Many times, M. Ma was accused as the former mayor of Taipei or as the actual president of Taiwan (not only for breaking the law).

Usually, scapegoats were found and even one went to jail.

Today in the news (HERE), we learnt that a pharmaceutical company, China Chemical & Pharmaceutical Co (CCPC) was fined TWD100 million (more than USD3 million).

Why?

Simple: from 2001 to 2004, this company sold directly or indirectly drugs to Taipei City Municipal Hospital for an amount of TWD140 million (about USD4.5 million).

Uh… What is the problem?

Again, simple: this company violated the law by making business deals with the city government while the mayor of Taipei was a member of the Deputy Manager’s family.

Who was the mayor of Taipei at that time?

M. Ma.

Who was the Deputy Manager?

The oldest sister of M. Ma.

I have some naive questions:

  • Are these activities covered by criminal laws? Logically yes. If yes, will this former Deputy Manager be convicted?
  • To make any deal, two sides are needed. What’s about the other side, I mean Taipei City?
  • Will only the company be fined and manager(s) convicted?
  • Will Taipei City Hall be involved too?
  • Will the mayor at that time be involved (convicted) too?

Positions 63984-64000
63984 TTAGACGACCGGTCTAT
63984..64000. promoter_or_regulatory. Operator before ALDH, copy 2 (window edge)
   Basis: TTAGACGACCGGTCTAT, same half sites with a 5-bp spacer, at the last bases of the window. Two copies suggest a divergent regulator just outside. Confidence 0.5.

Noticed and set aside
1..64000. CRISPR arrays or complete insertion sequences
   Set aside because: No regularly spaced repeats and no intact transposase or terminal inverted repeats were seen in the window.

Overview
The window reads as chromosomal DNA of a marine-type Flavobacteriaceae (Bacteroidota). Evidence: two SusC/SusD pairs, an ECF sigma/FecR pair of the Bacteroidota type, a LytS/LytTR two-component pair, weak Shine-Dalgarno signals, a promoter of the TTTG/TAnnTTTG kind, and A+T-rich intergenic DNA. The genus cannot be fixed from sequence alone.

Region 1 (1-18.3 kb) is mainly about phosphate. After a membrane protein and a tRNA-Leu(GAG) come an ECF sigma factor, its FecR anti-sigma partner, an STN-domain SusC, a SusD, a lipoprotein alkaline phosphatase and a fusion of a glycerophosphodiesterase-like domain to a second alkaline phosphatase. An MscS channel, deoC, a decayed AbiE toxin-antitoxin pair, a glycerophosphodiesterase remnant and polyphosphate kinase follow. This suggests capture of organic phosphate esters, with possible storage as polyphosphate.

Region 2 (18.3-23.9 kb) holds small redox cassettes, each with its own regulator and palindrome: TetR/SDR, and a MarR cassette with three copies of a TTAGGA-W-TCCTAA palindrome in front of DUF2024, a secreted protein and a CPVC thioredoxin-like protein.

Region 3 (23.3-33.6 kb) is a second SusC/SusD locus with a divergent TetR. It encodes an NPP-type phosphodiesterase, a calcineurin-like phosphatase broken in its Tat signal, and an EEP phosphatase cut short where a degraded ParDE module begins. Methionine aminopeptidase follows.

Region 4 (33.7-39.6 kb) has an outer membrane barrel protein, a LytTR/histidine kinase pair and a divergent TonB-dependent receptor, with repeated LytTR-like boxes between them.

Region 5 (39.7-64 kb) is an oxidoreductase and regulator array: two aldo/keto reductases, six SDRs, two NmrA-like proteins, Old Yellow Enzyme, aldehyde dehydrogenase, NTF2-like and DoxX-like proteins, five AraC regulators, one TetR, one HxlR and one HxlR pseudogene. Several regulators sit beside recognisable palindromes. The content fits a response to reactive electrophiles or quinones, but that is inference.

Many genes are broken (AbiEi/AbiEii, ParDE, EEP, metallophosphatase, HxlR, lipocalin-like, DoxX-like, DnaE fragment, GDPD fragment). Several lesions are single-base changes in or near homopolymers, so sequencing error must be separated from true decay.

• Or will a scapegoat be the culprit? (did you say as usual?)

Oh, I know what you are thinking about.

M. Ma, when he was the mayor of Taipei, did not know that her sister sold for more than USD4 million of drugs to the City Hospital.

So, he has nothing to do with that story.

And maybe an obscure civil servant in Taipei City Hall will need to worry right now.

😆

 

Mots clés Technorati : ,,,

Taiwan: Who Is Really In Charge?

Since a while, I have a strange feeling.

Is it because a new year is starting and nobody knows what will be in the box?

Or does the reason lie on the feeling that nobody knows who is supposed to do what?

I am wondering about the latter. It seems a good explanation.

See for example: who is supposed to handle the story about the American beef in Taiwan? Any normal people will answer: the Department of Health (DOH), of course!